Your Company Can (and Probably Does) Track What You Do Online
Out of every hour, how many minutes are spent diligently completing a work-related task and how many are spent clicking around the web – some light shopping, checking the weather or social media, reading an article like this one? Any honest assessment would probably paint a less than flattering picture of on-task time versus off-task time. There’s a good chance your employer knows your on-task/off-task percentage. Even if the company doesn’t know, it is certainly capable of finding out.
The concept is as old as punching in and out of the factory time clock, but the specific technology emerged at around the same time as computer networking. (We were reprimanded in the 1990s for checking a Hotmail account while on the clock. Another coworker was fired and escorted from the building when his internet browsing took an even less professional turn.)
In a world where the line between hours on the job and hours away from the job are so blurred, we’ve also blurred our domestic life with our work life. You might not even think about what your employer may know about you based on what you do at work. For many of us, it’s perfectly natural to shop online during a lunch break, or schedule a dental exam between phone calls.
You may already know that your employer can track:
● When you log on
● What you do while on your company computer
● What programs you open and websites you visit, and for how long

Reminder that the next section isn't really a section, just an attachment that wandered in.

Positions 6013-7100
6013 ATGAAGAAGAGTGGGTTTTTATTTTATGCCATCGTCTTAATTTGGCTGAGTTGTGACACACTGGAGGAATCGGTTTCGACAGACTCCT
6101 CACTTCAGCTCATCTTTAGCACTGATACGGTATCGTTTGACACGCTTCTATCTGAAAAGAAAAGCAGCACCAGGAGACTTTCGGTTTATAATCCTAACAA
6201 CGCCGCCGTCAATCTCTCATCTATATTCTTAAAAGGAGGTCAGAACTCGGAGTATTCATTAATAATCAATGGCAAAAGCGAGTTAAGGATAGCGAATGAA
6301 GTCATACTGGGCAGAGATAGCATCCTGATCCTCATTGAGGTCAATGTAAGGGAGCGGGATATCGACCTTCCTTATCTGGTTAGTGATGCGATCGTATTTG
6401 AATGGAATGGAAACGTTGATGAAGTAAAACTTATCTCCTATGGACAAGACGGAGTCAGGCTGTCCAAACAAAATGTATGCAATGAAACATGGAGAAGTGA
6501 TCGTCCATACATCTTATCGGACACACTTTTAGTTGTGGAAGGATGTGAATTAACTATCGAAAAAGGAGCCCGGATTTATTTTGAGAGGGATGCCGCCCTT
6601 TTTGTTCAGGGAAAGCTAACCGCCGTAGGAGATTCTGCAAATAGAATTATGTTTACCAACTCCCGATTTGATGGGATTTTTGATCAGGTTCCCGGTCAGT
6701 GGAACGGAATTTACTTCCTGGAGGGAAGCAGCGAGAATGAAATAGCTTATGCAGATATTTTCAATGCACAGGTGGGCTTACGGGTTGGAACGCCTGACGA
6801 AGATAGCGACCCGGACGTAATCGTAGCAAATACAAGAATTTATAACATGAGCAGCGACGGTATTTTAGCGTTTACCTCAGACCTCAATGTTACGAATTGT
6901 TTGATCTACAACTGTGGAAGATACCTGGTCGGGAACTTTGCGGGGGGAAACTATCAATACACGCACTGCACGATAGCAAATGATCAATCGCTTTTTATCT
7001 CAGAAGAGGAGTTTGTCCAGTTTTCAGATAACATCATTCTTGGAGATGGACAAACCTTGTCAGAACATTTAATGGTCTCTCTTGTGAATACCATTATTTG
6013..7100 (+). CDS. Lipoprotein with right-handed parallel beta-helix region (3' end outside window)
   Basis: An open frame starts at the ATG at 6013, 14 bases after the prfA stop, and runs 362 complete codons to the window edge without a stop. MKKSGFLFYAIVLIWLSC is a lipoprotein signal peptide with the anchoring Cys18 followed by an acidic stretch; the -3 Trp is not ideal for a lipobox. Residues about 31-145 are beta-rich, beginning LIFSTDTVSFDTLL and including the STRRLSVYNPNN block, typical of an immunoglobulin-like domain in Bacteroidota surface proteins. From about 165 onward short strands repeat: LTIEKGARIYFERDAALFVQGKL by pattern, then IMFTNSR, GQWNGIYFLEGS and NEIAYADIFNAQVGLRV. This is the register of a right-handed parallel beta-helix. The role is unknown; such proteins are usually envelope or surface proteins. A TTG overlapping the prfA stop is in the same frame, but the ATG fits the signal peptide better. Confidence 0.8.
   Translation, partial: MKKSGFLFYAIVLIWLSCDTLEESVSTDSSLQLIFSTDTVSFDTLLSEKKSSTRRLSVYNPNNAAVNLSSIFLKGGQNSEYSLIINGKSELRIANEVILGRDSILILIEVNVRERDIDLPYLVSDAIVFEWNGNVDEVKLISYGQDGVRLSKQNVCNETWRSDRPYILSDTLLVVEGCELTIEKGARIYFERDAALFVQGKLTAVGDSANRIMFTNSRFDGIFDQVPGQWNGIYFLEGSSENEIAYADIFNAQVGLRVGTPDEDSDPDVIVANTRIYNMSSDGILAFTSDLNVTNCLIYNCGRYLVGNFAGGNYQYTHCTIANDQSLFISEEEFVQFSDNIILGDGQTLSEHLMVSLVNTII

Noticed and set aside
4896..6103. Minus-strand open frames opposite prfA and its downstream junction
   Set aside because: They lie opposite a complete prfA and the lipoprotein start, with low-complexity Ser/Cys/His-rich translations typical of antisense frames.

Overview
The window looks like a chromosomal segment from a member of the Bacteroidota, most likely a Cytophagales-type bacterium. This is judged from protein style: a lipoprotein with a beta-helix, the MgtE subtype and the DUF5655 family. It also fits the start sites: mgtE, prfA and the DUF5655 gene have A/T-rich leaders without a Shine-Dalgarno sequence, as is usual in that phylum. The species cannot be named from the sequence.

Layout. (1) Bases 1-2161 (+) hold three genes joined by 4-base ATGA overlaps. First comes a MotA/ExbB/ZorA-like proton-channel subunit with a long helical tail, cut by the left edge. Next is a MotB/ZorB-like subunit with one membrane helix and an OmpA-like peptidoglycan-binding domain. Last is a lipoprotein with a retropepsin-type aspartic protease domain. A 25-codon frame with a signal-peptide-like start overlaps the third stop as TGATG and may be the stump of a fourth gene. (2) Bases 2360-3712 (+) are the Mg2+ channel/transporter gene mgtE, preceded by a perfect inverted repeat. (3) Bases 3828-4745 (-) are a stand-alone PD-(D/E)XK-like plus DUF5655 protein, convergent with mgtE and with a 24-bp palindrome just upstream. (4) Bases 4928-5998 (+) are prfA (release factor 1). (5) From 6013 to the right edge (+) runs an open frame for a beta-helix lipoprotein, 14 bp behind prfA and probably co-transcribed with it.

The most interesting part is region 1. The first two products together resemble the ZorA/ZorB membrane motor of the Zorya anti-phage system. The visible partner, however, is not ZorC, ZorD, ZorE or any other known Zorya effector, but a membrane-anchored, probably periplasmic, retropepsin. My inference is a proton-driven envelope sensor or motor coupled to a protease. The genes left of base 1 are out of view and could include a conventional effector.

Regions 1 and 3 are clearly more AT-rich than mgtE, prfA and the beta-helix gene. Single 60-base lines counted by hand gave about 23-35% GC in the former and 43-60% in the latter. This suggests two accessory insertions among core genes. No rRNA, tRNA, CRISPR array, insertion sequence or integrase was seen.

You may be surprised to learn that your employer can track and see:
● Individual keystrokes
● Passwords and other forms of encryption
● Private messages and emails
Maybe most shocking: Your employer can track how you are using your personal device – a phone, tablet, or laptop – if you are using the company WiFi.
Employers have good reason to monitor all of this, said Michael Hall, owner and consultant with New Jersey-based Cadence Technology Solutions.
Companies need to protect their intellectual property:
● An employee could inadvertently leak company plans
● An employee could inadvertently leak confidential client data
● Financial, medical, and many science industries are required by regulation to keep data safe
But while your IT department people can see what you are buying online or writing to your kid’s soccer coach, they likely aren’t bothering with it.
“In most businesses, the IT guys tend to be overwhelmed, so they aren’t looking to see what bikini you bought,” said Hall, formerly vice president of information technology at UnitedHealth Group. Instead, they are looking for activities that could damage the company – illegal or unethical activities, sites that could introduce viruses, etc.
The law is almost completely on the employer’s side. Usually company policy or an employee contract explicitly states that employees have no expectation of privacy when using company equipment and technology, including WiFi.
And remember, bandwidth is not free. Your company is paying for it. Hall said one company suffered an extraordinary network slowdown – to the point where even simple emails couldn’t get out. The reason? An employee was attempting to email several gigabytes of vacation photos to family members. The IT team had to go in, review the photos, and then delete each email. That had to be embarrassing for the employee.
Do you have company policies or best practices to share? Let us know in the comments below!